Embedding human-centered design in primary healthcare practice

Core Nigeria project focuses on institutionalising innovation and transferring human-centered design skills to public health professionals in Nigeria. We asked Nneka Benedicta Onwuasor from Clinton Health Access Initiative to share her experiences with the experiential innovation learning initiative.
April 20, 2021

Scope’s Core Nigeria project supports Nigeria’s federal and state government officials and public health professionals in applying human-centered design (HCD) to rethink and strengthen essential healthcare services disrupted by the COVID-19 pandemic. Through Design Clinics, structured on a learning-by-doing approach, Niger and Lagos state participants are building people-centric innovation mindsets and skills to bring to their public health challenges. One of our key partners in the project is Clinton Health Access Initiative (CHAI) Nigeria. We were delighted to discuss with Nneka Benedicta Onwuasor, CHAI’s Senior Programme Manager, about her experience with the design process.

How have public health participants from Niger and Lagos state government responded to Core Nigeria’s innovation-led approach?

The participants from both states have shown willingness to learn the innovative, human-centered design approach and immersed themselves fully into the project. They have developed potential solutions that are sustainable and possible to be implemented entirely and independently by the government.

State participants now have a clearer understanding of the need for stakeholders’ and beneficiaries’ input throughout the lifecycle of a project and the importance of iterating to improve at every stage of programme design and implementation. They also feel confident to use human-centered design in their work, as their capacity and competence on HCD have been built to a considerable level through the Design Clinics.

How has participating in Core Nigeria supported CHAI in advancing its goal to protect mothers and reduce unintended pregnancies?

Clinton Health Access Initiative always puts beneficiaries at the forefront while designing projects. Participating in the Core project has given me a better understanding of the importance of having stakeholders’ and beneficiaries’ input at each stage of a project from planning to implementation. The Core project has also built my human-centered design skillsets. Now I feel much more confident in applying HCD to resolve challenges encountered during programme implementation. 

For example, I’m currently working on a project that aims to increase access to and uptake of postpartum family planning services amongst women of reproductive age, particularly young first-time mothers who deliver outside of health facilities. My team and I work closely with young first-time mothers to test models which were developed at the start of programme design. This helps us to understand which work and which need to be improved or discarded.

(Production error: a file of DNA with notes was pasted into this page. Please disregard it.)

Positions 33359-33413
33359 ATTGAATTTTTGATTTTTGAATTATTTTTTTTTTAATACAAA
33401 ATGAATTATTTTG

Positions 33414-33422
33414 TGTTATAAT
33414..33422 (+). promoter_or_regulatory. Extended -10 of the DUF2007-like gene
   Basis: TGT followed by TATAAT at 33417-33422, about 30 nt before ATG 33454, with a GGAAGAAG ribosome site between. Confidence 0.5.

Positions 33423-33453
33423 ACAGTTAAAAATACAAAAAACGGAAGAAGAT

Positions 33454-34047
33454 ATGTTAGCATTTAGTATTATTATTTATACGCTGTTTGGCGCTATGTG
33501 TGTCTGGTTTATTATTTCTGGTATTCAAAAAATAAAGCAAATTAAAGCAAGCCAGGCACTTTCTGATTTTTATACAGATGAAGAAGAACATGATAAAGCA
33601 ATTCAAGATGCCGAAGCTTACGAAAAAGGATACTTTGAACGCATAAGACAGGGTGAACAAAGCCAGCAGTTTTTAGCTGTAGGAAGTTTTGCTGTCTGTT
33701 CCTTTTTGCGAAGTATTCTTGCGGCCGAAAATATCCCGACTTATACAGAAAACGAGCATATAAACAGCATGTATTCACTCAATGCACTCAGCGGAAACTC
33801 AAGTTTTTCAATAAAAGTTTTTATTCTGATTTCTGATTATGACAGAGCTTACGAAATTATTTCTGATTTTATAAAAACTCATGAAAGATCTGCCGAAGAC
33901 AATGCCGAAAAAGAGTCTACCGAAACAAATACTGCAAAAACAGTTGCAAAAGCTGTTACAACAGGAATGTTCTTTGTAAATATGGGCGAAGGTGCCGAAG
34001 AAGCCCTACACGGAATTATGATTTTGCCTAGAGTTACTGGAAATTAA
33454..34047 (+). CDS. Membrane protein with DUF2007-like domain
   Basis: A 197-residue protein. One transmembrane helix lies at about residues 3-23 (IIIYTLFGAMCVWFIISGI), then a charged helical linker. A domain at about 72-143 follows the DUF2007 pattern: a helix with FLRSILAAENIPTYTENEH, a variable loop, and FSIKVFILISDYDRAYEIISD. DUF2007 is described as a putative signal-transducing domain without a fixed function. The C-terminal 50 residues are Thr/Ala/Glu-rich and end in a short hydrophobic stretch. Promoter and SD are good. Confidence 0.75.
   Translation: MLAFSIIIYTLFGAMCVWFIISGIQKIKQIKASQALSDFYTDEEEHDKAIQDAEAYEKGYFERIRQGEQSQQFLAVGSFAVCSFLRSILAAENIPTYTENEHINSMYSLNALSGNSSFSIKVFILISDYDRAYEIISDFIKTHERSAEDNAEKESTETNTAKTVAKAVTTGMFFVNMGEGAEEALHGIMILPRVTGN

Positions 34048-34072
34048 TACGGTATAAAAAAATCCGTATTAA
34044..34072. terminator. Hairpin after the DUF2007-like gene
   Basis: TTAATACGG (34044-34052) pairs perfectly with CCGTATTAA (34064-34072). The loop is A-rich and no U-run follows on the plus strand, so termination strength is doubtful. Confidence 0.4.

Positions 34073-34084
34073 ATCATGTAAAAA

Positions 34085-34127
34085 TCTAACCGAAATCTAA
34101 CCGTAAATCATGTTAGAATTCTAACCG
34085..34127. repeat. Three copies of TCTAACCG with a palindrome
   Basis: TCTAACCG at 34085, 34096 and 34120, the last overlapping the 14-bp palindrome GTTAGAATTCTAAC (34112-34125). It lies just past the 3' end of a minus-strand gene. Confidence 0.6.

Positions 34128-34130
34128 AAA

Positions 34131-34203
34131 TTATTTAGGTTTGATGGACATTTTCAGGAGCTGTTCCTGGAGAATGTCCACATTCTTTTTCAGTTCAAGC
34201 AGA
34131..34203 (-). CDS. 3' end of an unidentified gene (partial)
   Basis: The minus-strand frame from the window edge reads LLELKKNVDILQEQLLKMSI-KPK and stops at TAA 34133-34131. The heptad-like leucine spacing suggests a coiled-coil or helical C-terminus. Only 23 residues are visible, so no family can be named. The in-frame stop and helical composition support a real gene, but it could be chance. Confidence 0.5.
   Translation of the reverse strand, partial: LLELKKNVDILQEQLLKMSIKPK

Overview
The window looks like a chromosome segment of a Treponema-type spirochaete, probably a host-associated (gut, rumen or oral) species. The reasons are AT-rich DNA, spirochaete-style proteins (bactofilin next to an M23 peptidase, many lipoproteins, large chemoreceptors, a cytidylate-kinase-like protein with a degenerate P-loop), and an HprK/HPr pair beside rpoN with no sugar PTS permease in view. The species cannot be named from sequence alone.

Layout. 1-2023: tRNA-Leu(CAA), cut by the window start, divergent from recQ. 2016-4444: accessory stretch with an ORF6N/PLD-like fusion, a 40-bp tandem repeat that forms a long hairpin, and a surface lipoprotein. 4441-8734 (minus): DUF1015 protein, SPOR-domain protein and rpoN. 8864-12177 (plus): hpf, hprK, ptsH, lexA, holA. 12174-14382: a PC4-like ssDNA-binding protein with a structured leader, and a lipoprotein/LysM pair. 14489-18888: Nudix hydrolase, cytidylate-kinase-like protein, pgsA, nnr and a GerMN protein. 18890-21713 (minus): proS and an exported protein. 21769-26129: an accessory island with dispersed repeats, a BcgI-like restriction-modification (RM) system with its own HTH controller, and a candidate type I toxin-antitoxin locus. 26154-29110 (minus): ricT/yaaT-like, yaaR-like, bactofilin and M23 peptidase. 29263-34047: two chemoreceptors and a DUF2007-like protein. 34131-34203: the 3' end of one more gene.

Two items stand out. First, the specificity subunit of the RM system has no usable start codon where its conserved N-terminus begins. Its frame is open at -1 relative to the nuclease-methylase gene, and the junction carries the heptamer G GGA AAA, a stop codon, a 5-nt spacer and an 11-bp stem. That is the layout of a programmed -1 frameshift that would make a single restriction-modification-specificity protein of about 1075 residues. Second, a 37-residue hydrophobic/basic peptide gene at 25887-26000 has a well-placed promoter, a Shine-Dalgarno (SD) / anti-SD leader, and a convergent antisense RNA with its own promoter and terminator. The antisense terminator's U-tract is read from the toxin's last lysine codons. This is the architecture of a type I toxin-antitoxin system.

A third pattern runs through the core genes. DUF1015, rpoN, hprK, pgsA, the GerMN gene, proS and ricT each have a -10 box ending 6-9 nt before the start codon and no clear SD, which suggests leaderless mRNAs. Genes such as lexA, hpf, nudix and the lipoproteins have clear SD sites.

Now, after we have iterated the models and improved them based on feedback from both stakeholders (government officials) and beneficiaries (healthcare workers, volunteer community health workers, women of reproductive age), we have begun to see an increase in the provision and uptake of services at programme-supported health facilities.

What additional value has the application of HCD brought to the state government’s COVID-19 response?

Human-centered design has provided an opportunity for state participants to make quick decisions and solve problems under the constantly changing COVID-19 situation. The Core project has shown participants the importance of having an empathetic, open-minded, and creative mindset while designing for projects. 

For example, the Lagos state government adopted an inclusive approach to COVID-19 response by soliciting support and feedback from stakeholders through emergency operating centres and during state-level engagements. State participants are now better equipped to come up with ideas tailored to address issues and gaps, and the government’s limited resources are channelled to areas where they can have the greatest impact.

What are your biggest learnings from taking part in Core Nigeria’s HCD process and how will you apply them moving forward?

I have learnt how to use selected insights from design research findings as a starting point to develop concepts. Applying the creative methods and tools have helped me guide the ideation process, which inspired me and the team to develop new and innovative solutions. I also learnt how to turn selected concepts into simple mock-ups and prototypes that will be tested and developed further.

Human-centered design requires developing new ideas that are grounded in an understanding of the needs, behaviour, and contexts of the people who will interact with the final product, service, or policy. Therefore, going forward, I will ensure that during the design process all participants are aware of the right mindsets to use while designing and implementing projects. 

I’m really looking forward to seeing our initial concepts prototyped, tested, and finalised based on feedback from the beneficiaries and scaled up across Niger and Lagos states.

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